Noblemen, by all appearances, should be a pleasant film. It’s set entirely in an old colonial boarding school, in some unnamed but picturesque hill station. There are lush trees, great shots of nearby mountains and mist, and everything that one associates with a campus film, youths, budding love and rivalry. But Noblemen does not aim to be that sort of a film. If anything, it is an anti-campus, anti-Karan Johar type of boarding school film.
It depicts just how cruel adolescence can be. How this particular age, with it all its attendant issues of confusion, sexuality, honour codes, can become a claustrophobic world that can crush the youngest and most innocent soul. Often, the lead character in the film, a sensitive young boy Shay (played by Ali Haji) will look up at an adult and tell them, “But you don’t know what it is to be me.” And it is true. This adult would have once experienced adolescence, perhaps even gone through or known someone close who went through what some of the lead experiences. But once a person matures into adulthood, once he escapes the claustrophobic confines of that world, he will immediately stop truly knowing what it means to be an adolescent trapped in that world.
Vandana Kataria, well known as a production designer in films such as Detective Byomkesh Bakshy, Shanghai among others, makes a very assured debut as director in this Yoodlee Films movie (Yoodlee Films, a film division of Saregama, is part of the RP-Sanjiv Goenka Group, which publishes Open). Kataria takes a very unfamiliar and mostly young cast of actors (the most popular face being Kunal Kapoor, who plays a teacher) to make a nuanced film on adolescence.
The film is set in an upper-class all-boys’ boarding school called Mount Noble High. There are also a few girls here but these are the children of the school staff. The school’s Founder’s Day is approaching, and a play, William Shakespeare’s The Merchant of Venice, is being organised. The lead, Shay, has been cast as Bassanio. But another, presumably slightly older boy, Baadal (played by Shaan Grover), along with a gang of bullies, headed by the school prefect, Arjun (Mohommad Ali Mir), wants Shay to quit the play so Baadal can play Bassanio and woo the girl playing Portia (Pia, played by Muskaan Jaferi).
The film at its most essential level is interested in masculinity. Its lens is focused at the moment when boys are becoming men, at the threshold where the male psyche transforms and at what things boys are told to leave behind and what to be picked. Everyone in the school, from most teachers to the principle, is constantly telling its students that they must become noblemen (of course, this will be far from the truth). Students are reminding one another of honour codes. A teacher will look out from a window at a playground, where a young boy is being bullied mercilessly, and when told that he should intervene, the teacher will reply, “This will make him a man.”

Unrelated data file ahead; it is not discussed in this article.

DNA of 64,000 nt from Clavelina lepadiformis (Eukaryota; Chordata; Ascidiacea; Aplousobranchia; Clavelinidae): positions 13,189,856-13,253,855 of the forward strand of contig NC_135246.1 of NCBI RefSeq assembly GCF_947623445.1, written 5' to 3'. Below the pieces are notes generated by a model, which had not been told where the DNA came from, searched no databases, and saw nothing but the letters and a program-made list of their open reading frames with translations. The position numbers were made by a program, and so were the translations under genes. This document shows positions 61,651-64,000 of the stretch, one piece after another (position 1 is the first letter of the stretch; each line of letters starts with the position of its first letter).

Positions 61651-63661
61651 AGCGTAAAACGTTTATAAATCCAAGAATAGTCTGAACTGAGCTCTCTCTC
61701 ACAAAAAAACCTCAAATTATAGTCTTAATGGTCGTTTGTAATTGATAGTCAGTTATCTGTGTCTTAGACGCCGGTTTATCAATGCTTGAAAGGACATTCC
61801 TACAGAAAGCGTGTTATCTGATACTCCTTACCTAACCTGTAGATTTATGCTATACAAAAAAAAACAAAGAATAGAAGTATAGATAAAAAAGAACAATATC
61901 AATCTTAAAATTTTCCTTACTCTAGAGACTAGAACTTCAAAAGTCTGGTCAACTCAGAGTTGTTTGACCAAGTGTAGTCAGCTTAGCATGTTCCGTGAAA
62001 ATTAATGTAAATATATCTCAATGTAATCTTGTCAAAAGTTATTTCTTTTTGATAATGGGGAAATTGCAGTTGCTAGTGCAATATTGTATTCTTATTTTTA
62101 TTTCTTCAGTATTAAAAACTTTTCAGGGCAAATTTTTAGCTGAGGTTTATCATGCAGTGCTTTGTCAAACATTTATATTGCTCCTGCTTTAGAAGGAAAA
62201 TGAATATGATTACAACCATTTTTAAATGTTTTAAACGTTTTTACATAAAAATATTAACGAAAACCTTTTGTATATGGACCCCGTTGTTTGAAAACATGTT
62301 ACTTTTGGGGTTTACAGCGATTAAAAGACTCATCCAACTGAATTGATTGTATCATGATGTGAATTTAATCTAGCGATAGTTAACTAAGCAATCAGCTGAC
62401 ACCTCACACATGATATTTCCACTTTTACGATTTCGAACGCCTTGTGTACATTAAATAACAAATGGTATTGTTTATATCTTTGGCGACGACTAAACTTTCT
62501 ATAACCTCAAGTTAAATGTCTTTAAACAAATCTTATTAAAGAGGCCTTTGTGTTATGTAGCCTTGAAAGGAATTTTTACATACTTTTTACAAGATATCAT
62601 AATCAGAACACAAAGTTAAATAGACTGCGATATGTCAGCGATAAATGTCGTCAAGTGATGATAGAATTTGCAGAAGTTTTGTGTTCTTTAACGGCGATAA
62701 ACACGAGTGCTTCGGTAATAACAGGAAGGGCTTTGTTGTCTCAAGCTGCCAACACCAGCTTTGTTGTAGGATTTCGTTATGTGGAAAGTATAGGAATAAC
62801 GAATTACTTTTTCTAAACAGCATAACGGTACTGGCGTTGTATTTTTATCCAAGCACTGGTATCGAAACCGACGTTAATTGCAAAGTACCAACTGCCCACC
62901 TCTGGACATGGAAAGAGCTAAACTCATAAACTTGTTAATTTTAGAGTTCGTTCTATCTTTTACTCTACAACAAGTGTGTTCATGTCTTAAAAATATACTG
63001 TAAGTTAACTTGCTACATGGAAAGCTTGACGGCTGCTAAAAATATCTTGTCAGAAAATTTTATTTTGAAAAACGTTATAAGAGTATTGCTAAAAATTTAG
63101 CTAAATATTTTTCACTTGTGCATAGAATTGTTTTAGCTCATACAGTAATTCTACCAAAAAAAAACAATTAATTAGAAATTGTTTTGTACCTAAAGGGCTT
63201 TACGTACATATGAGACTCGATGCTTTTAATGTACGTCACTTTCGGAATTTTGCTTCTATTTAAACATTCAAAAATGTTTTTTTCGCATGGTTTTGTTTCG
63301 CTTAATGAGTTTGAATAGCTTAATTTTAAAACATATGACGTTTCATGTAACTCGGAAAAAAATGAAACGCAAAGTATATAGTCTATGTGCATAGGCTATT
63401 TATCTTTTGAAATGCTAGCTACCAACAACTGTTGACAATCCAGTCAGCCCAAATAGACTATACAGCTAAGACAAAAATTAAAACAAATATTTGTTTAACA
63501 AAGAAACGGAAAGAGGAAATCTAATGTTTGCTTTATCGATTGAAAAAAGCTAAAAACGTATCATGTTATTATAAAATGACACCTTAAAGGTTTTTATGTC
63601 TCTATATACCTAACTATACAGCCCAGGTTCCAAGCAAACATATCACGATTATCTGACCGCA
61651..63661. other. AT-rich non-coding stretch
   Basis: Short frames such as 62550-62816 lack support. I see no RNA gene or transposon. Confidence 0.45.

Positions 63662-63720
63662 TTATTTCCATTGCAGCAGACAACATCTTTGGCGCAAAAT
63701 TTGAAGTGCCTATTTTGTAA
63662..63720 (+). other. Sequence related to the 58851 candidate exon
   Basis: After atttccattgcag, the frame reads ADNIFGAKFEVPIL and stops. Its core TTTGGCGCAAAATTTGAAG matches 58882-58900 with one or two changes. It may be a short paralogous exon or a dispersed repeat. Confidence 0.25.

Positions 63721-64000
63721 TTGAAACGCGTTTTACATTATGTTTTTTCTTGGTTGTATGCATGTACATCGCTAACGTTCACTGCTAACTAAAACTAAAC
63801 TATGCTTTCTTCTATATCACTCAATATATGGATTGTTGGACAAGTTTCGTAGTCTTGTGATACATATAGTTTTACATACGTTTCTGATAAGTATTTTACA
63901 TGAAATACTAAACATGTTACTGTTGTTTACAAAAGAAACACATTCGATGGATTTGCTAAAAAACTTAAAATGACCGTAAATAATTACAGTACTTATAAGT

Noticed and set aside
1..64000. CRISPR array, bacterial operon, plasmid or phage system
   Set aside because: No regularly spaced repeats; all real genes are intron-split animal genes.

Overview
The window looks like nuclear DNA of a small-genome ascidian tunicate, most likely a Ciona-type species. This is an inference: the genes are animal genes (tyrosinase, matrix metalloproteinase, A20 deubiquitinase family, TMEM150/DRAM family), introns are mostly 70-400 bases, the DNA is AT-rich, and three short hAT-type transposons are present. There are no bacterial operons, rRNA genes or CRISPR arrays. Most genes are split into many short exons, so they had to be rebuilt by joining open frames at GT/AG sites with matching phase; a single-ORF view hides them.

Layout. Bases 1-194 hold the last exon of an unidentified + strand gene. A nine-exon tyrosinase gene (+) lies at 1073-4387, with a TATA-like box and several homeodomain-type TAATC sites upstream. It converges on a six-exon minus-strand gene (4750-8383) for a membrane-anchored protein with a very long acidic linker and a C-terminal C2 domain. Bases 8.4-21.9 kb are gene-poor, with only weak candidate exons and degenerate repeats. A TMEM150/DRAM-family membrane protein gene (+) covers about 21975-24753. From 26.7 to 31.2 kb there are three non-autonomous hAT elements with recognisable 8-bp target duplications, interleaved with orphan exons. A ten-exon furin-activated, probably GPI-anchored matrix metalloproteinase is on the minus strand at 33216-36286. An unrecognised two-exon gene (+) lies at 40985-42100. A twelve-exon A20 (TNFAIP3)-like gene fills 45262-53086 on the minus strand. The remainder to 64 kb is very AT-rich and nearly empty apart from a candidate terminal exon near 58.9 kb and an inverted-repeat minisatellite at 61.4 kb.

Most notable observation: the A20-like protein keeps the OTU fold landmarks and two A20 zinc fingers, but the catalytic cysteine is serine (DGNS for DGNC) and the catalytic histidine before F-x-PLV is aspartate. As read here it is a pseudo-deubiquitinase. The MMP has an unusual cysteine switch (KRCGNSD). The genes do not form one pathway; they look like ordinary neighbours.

The protagonist of the film, Shay, is in all probability gay. One of the delicious elements in this film is how it subverts your expectations. You may think it will be a coming-out-of-the-closet indie film, or a film, which to some level, is interested in a character that learns to accept his sexuality. But that’s not the case. Shay may be gay, and worried if others find out he is one. But there are many hints in the film that the tormentor Arjun, who comes across as a homophobic alpha-male character might himself also be gay.
There is also a very playful quality in the way in which the film’s story and the play being staged constantly refer to one another, both in plotlines and themes. If you are interested in teasing out such clues, you will notice the characters in the film, even when they are not in the theatre workshop, constantly mouthing lines from the play. The film itself is a mirror image of the play being staged. And the biggest giveaway is the names of the characters. Shay who wants to play The Merchant Of Venice’s Bassanio is actually the tragic figure Shylock. Pia is Portia. Baadal, who wants to woo Pia, is Bassanio. Arjun who wants to help Baadal, like how Antonio wants to help Bassanio in the play, is (you guessed right) Antonio.
Noblemen is a subtle film of ideas. About masculinity, about homosexuality and homophobia, and like in Shakespeare’s The Merchant of Venice, about the larger themes of persecution and revenge, and how these emotions can inhabit and change the inner worlds of its people. It is told through an engaging and often uncomfortable, but never preachy, plotline.
By the end of the film, no one emerges unscathed and noble.